The number of business bankruptcies in Japan rose 6.9% in the April-September period from a year earlier to 3,141 for the first increase in three years, according to a survey by a company credit research.
The rise was attributed to difficulties faced by companies in repaying financial assistance they received from the government in response to the COVID-19 pandemic, Tokyo Shoko Research said.
People walk in Tokyo’s Omotesando area on July 30, 2022, wearing face masks amid the continued spread of coronavirus infections. (Kyodo)
An official from Tokyo Shoko Research said the company has also seen an increase in bankruptcy cases since August due to high commodity prices caused by the weakening of the yen against the US dollar and other major currencies.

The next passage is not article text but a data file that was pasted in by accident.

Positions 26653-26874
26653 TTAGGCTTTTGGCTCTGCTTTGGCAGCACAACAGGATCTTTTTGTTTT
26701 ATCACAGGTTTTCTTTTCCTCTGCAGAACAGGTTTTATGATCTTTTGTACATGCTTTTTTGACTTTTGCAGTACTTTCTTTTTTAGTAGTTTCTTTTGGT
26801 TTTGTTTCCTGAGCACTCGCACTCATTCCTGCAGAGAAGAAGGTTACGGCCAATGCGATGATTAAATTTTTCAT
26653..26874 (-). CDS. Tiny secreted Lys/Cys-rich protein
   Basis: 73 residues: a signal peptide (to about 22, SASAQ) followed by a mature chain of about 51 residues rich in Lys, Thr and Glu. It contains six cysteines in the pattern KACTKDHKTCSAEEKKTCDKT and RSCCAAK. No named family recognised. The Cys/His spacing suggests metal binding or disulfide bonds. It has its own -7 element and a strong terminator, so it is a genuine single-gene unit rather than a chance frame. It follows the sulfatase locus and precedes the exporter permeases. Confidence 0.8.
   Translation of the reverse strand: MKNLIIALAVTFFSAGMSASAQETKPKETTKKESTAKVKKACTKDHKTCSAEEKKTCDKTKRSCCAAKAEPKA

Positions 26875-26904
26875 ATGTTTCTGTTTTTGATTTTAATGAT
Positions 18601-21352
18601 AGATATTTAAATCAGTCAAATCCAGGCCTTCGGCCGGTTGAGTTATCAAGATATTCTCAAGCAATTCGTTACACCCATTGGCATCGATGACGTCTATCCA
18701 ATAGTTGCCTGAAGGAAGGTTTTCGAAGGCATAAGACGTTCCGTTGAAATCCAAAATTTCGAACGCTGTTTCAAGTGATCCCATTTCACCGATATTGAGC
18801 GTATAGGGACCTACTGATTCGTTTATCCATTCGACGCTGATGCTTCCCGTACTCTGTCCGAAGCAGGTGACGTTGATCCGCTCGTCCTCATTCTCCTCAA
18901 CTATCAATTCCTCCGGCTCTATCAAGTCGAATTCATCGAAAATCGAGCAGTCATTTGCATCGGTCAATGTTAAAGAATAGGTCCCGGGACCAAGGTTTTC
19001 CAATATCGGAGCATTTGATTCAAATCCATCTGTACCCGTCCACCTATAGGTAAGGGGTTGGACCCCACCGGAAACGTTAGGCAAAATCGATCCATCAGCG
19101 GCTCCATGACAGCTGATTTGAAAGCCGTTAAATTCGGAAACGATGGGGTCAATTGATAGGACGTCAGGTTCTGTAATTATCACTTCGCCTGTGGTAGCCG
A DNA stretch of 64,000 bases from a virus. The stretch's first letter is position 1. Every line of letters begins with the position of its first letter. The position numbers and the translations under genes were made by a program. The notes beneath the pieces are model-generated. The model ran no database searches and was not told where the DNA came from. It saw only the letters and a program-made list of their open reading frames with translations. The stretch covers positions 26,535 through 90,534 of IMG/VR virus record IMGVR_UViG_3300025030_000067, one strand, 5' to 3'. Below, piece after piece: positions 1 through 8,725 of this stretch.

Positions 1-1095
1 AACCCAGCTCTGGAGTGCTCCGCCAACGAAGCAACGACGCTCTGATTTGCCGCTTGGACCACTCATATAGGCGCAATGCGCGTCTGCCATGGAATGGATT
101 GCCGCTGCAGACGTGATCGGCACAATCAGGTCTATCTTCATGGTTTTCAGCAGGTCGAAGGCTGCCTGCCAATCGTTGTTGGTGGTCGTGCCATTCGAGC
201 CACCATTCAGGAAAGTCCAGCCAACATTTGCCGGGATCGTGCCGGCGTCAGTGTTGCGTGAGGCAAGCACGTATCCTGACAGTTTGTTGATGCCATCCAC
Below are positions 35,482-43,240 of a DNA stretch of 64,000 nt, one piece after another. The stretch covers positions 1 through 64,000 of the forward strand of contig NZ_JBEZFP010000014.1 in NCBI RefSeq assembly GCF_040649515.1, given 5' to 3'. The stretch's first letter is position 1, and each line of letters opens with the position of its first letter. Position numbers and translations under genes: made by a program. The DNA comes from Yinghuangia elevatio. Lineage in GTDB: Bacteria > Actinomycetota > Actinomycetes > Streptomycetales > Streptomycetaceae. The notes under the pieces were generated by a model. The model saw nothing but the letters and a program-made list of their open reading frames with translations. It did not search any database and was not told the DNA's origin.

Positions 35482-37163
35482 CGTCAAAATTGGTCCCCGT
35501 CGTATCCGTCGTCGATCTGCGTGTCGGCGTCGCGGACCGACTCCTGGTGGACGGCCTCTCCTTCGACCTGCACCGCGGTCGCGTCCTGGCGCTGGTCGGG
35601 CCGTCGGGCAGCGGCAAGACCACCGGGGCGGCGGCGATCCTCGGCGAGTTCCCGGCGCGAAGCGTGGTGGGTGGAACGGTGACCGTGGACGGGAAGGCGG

Total liabilities left by bankrupt companies rose three times to 1.74 trillion yen ($11.70 billion) during the six-month period, backed by Marelli Holdings Co., a major maker of auto parts which filed for protection in court in June under Japan’s civil rehabilitation. right.
By industry, the transportation sector posted 162 bankruptcy cases, up 42.1% for the first increase in three years, propelled by high fuel prices.
In contrast, the real estate sector recorded 104 cases, down 5.4% and marking the lowest number in 30 years.
By prefecture, 29, including Hokkaido and Kyoto, saw the number of bankruptcies increase, while 16, including Osaka and Hiroshima, saw their number decrease.
The number in two other prefectures, Shizuoka and Nagasaki, was stable.
In September alone, the number of bankruptcies in the country rose 18.6% from a year earlier to 599, according to the research firm.
The total amount of liabilities was 144.87 billion yen.